Young Adult Lit/Crit

February 21, 2008

Doing it

Filed under: Uncategorized — jexter1 @ 12:59 pm

Did that catch your attention? I hope so! “Doing it,” by Melvin Burgess, would catch the eye of any hormone-driven adolescent. The cover alone is attractive, with a sketch on the cover and back of a couple partaking in very heavy petting. As we have learned from previous readings, an aesthetically appealing cover makes all the difference for young adult/adolescent readers.

Taking place and written in the dialect of British English, young readers get a different perspective of teen sexual angst. The language alone will make an American teenager intrigued and perhaps laugh a little (i.e. “shag” and “snog”). American adolescents are comforted by Ben, Dino, Jonathan and Jackie (to name a few) as they discover their own sexualities, urges and frustrations. Peer pressure and social expectations prove to influence the sexual choices a few of these characters  make, which resonate with American adolescents as well. There is even a teacher-student sex scandal! How relevant is that? Unfortunately, quite relevant in America.

On page 11, it states that Dino places his hand on Jackie’s face, his long-time crush. Jackie  discovers herself feeling “both slightly threatened and vulnerable,” when she is with Dino, someone that her friends discourage her being with and say is below her (11). A reader response journal could go pages on the instances that teenagers feel both threatened and vulnerable in the presence of a particular peer.

Also, social class: “The main thing about Jackie is, she’s gorgeous. People look at her all the time. When I’m walking along and she’s holding on to my arm, she makes me feel like I’m on a red carpet…” (29). We can take a Marxist approach at this statement, deconstruct the author’s unspoken intentions and words, or even use a post-colonialism approach. The only concern I have is that this book is very explicit in language and imagery. Curse words, such as “f-cking,” and descriptions of feeling Jackie’s “t-ts” are just a couple examples. I would recommend this for a 12th grade English class. If it is used in 11th grade, perhaps it should be reserved for the more mature group(s). Honors level? This book would never make it in a private, Catholic school. It would be a challenge to get the O.K., but both male and female YA readers would love this book, thinking to themselves, “Exactly! That’s how I feel/felt!”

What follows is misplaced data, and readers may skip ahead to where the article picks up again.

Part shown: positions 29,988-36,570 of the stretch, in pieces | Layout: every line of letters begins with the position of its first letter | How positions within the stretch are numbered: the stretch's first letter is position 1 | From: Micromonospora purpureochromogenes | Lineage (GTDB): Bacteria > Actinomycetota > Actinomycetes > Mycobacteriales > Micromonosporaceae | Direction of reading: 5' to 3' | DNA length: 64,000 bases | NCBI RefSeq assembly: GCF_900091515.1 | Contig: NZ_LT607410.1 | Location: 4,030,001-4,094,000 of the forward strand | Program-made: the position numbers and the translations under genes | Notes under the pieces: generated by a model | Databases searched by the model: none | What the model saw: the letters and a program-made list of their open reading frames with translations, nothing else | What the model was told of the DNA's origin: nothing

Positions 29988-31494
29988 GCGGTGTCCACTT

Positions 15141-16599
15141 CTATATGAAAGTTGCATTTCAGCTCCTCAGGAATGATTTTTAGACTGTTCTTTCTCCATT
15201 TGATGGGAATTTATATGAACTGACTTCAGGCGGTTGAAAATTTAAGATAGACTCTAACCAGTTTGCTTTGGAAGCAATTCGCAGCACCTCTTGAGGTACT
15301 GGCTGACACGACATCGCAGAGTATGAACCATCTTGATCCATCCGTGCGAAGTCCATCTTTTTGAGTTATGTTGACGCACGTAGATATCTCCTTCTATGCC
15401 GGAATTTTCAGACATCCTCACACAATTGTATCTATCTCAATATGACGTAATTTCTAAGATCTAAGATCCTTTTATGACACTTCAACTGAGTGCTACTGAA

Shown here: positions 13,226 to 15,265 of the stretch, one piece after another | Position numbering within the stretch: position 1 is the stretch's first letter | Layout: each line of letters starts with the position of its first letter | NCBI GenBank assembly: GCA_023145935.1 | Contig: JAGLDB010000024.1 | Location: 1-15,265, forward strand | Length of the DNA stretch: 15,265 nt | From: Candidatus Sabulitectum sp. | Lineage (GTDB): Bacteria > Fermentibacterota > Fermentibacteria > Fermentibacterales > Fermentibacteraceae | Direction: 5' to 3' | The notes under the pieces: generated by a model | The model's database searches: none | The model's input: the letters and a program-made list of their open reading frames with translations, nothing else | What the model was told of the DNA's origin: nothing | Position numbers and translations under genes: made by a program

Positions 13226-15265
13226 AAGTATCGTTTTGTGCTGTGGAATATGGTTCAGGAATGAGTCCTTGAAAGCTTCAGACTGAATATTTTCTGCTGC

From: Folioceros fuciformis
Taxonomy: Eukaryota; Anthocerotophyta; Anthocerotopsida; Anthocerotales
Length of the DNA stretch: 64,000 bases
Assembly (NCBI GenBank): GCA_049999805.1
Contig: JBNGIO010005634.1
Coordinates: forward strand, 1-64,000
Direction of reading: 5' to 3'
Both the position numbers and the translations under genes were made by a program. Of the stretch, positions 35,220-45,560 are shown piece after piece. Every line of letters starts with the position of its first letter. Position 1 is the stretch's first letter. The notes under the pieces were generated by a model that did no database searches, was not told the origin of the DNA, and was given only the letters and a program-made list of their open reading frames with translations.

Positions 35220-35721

Unfortunately, censorship is a fine line.

What would you do in your classroom? Would you use a book at this level of controversy?




  1. Jess! Ok we were discussing the term “snogging” yesterday and I could NOT think of where I had read that before- I thought of it in the middle of the night (typical)! I first read that in DOES MY HEAD LOOK BIG IN THIS. It was really bothering me so I thought I would share!

    Comment by Kari — February 22, 2008 @ 10:58 am

  2. Kari,

    That’s too funny. I’m glad that you were able to place the word to a book, because I remember how frustrating it was for you to not know. haha I’ll have to read through DOES MY HEAD LOOK BIG IN THIS for “snogging.”


    Comment by jexter1 — February 22, 2008 @ 8:48 pm

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